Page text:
By Daniel Reskin
By Hans Morgenstern
By George Martinez
By Pablo Chacon Alvarez
By Ciara LaVelle
By New Times Staff
By Rich Robinson
By Hannah Sentenac
While pure lighthearted entertainment is fine from time to time, I freely admit to preferring art, whether on stage, screen, page, or canvas. If someone were to pin me down and demand a definition of art -- a term so often abused -- I would state that it is simply a creative work done by an individual that speaks to the souls of many, that reaches inside us and touches upon some great truth in the human condition. It does this simply, and without artifice. In its presence, we are changed by the experience and release profound emotion.
In other words, The Terminator-type movies are pure entertainment. Michael Brady's brilliant play, To Gillian on Her 37th Birthday, currently enjoying an exquisite, subtle, and heart-wrenching production at New Theatre, is Art. See it, and you'll understand what criteria I employ to define the term.
But first a warning: Bring your handkerchiefs. This work doesn't provoke cheap weeping, as did E.T. Brady's tale of a youngish widower unable to accept the death of his wife, his soul mate, brings forth that deep-burning-in-the-throat sorrow that lasts long into the night. Anyone who has ever experienced an irreconcilable loss of any kind can find kinship in Brady's characters. His dialogue is wise and poetic yet authentic, his plot completely plausible. For all these reasons, we can hold hands with the author, jump into his reality and give ourselves over completely to his story.
David, a supercerebral English professor, lost his wife Gillian in an awful boating accident two years ago. More than a wife, Gillian was a Goddess-like woman, a great scientist, a lusty wench, larger than life. Equally devastated by her loss are her teenage daughter Rachel, and her therapist sister Esther. But Esther uses humor to cover her pain and Rachel tries to console her father to help them both mend the wounds. David, however, seems incapable of moving on. Instead, he speaks only to two people: Cindy, an adolescent girl with a crush on him, who demands nothing; and the ghost of Gillian, with whom he relives on the beach the greatest moments of their marriage, every night, within his own tormented mind.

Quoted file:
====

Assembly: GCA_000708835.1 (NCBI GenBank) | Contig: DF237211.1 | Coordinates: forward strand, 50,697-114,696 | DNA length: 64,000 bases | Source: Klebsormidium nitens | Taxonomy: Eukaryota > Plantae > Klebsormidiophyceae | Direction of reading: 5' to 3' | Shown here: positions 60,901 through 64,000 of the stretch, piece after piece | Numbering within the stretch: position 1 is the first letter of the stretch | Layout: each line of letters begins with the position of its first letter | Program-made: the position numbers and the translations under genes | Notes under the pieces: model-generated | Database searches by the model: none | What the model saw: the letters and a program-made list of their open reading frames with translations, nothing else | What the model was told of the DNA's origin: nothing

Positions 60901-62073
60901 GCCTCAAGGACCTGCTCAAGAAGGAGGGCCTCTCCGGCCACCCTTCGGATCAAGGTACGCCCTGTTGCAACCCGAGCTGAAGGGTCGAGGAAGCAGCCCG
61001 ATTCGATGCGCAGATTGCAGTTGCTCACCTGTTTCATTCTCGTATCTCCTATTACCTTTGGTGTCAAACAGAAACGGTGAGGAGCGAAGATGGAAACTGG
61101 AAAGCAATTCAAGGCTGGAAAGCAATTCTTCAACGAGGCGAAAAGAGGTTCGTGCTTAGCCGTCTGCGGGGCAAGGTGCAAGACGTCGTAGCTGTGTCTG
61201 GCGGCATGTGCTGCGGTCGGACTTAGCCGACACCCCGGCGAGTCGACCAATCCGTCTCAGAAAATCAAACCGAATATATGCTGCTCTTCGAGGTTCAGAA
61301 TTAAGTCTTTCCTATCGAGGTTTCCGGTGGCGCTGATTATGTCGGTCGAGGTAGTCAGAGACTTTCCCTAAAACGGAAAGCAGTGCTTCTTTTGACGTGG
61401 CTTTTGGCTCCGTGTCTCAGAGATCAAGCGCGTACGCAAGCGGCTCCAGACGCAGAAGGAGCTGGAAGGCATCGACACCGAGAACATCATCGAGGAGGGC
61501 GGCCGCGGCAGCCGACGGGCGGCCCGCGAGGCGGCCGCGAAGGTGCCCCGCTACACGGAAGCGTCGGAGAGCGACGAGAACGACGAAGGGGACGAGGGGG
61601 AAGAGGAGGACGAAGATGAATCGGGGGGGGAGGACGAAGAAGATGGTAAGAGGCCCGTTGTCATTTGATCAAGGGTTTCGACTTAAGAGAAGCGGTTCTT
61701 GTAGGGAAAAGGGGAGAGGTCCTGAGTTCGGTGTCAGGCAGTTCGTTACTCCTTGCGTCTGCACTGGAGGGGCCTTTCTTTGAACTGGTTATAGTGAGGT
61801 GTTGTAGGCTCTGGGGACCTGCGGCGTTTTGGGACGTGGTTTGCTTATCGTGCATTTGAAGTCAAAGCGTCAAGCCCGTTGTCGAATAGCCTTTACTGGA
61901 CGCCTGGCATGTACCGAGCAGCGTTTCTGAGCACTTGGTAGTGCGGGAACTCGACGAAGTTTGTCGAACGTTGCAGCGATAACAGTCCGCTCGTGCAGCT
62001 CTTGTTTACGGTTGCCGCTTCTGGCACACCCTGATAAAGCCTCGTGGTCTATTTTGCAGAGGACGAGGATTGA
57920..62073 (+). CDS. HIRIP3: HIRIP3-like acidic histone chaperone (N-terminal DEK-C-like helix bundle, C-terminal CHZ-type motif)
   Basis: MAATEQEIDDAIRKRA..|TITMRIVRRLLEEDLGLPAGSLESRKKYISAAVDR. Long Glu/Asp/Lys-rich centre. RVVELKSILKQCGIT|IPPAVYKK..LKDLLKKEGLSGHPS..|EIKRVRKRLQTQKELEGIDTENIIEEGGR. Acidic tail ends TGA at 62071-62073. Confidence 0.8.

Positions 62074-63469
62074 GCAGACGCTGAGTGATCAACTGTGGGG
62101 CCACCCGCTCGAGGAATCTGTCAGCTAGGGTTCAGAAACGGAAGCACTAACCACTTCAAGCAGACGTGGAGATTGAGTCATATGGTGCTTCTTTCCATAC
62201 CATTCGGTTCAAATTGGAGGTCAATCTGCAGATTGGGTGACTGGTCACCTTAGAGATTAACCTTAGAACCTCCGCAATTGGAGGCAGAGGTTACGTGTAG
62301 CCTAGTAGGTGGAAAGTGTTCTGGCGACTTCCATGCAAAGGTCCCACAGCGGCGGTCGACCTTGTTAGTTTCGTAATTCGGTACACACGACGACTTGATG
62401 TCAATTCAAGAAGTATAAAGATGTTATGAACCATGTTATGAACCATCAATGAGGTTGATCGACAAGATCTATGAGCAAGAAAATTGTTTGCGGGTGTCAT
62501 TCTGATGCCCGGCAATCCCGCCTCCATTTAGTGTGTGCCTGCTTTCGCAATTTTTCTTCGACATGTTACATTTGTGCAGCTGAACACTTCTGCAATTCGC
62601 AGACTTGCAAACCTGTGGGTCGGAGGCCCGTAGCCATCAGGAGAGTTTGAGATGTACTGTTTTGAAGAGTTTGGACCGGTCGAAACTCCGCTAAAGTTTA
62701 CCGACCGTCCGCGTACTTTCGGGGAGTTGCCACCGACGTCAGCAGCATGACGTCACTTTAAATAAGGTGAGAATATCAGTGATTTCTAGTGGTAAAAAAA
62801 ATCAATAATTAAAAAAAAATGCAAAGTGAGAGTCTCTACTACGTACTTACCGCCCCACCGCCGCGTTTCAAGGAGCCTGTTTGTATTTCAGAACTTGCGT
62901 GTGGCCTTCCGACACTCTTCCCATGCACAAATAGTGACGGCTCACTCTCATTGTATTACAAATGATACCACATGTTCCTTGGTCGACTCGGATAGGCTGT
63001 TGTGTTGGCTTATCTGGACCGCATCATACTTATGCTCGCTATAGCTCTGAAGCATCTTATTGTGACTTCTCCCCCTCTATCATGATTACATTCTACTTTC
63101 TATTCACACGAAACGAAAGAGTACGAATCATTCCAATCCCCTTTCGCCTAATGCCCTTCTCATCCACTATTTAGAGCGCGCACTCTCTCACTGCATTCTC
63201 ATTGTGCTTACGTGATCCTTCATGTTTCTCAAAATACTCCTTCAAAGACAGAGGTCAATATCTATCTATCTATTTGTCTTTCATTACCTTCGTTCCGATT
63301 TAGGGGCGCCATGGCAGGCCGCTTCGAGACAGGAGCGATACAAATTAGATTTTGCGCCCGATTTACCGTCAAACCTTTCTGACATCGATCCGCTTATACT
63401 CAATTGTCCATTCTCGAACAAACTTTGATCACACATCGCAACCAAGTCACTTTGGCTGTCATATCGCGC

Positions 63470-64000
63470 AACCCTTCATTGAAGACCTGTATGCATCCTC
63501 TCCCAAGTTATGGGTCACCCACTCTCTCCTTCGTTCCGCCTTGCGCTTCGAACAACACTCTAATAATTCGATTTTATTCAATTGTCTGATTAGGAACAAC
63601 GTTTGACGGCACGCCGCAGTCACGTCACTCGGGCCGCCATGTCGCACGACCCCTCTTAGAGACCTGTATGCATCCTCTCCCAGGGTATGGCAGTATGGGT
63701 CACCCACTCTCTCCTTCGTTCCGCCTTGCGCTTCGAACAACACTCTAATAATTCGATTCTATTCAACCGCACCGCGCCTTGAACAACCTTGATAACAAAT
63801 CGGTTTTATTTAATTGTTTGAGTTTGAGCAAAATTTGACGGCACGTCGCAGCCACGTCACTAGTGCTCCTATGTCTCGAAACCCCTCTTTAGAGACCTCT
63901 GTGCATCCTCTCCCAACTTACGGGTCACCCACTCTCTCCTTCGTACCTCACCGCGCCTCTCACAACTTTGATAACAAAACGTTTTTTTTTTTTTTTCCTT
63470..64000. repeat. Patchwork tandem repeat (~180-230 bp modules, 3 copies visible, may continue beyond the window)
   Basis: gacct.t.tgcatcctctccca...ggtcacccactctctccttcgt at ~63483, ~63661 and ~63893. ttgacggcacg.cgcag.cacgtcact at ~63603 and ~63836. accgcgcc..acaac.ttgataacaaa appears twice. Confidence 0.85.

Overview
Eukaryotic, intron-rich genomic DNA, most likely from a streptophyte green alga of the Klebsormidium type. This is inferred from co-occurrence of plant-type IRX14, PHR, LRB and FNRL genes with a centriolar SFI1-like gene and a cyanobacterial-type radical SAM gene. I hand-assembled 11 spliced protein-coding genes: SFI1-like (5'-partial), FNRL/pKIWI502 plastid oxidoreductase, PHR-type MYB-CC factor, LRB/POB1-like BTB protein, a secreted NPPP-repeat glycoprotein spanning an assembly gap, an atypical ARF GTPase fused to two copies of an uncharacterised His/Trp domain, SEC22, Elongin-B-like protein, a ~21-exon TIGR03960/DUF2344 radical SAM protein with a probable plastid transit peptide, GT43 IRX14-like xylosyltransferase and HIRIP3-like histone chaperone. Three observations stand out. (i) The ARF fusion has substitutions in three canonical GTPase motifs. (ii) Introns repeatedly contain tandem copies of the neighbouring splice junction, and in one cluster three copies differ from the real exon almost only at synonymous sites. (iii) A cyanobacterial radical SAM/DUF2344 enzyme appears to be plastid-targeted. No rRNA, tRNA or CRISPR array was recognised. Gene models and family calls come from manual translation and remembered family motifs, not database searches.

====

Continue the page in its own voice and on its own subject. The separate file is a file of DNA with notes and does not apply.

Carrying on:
The play takes place over the course of one weekend, when Esther and her genial husband Paul conspire with Rachel to bring Kevin -- a female ex-student of David who is looking for a husband -- up to the beach house. They are not subtle about this matchmaking maneuver, either. Everyone believes that what David needs is another relationship, to force him out of the house and off the beach, back to work and back to life. Everyone, of course, except David.
If Gillian's ghost came back simply to release him, as in such movies as Ghost or Truly, Madly, Deeply, the play would be somewhat predictable and to that extent, disappointing. But Brady is a fine writer, and he weaves a work that unfolds on many levels. There is more to David and Gillian's relationship than anyone knows, Esther turns out to be a surprisingly complex character, and there is no happily-ever-after at the end. There is simply a turn for the better. As in real life.
In a radio interview I recently conducted with Michael Brady, who flew down from Massachusetts to see this version of his 1984 off-Broadway success, he said that he was very pleased with the South Florida production. And well he should be. Rafael de Acha is fast emerging as the single finest director in our region, a man able to take a small black-box space and transform it into another world, to move people around the stage seamlessly, and most of all, to draw superb work from his actors.
In the cast, three woman stand out in award-caliber performances. Kimberly Daniel as Esther displays the range of comic and dramatic talent seen in a Robin Williams or a Billy Crystal. Her honesty and immersion in this role are the best I have ever seen from her; in fact, no one could do a better job. Maggie Baisch, a high school student at New World School of the Arts, does a similarly outstanding job as Cindy, the teenager with raging hormones who worships David. Both Daniel and Baisch (Baisch all the more remarkable for her tender age) display varying levels of subtext, complex emotions that change from moment to moment, but never ring false.
However, this production in many ways belongs to Lisa Friedman as the long-dead Gillian. This role demands an outstanding presence, a riveting sexuality, and an electrically charged charisma in the actress, as well as layers of sensitivity. We must see how huge and tragic Michael's loss truly is. We hear so much about the extraordinary Gillian before her ghost ever appears, that Friedman faces an enormous task. And yet she transcends it. In fact, there is a moment at the end of the first act when, on the night I attended, there were few dry eyes in the house (critics included) and it is Friedman who evoked that reaction. She makes us fall in love with Gillian, and so we, like David, crave her back among the living.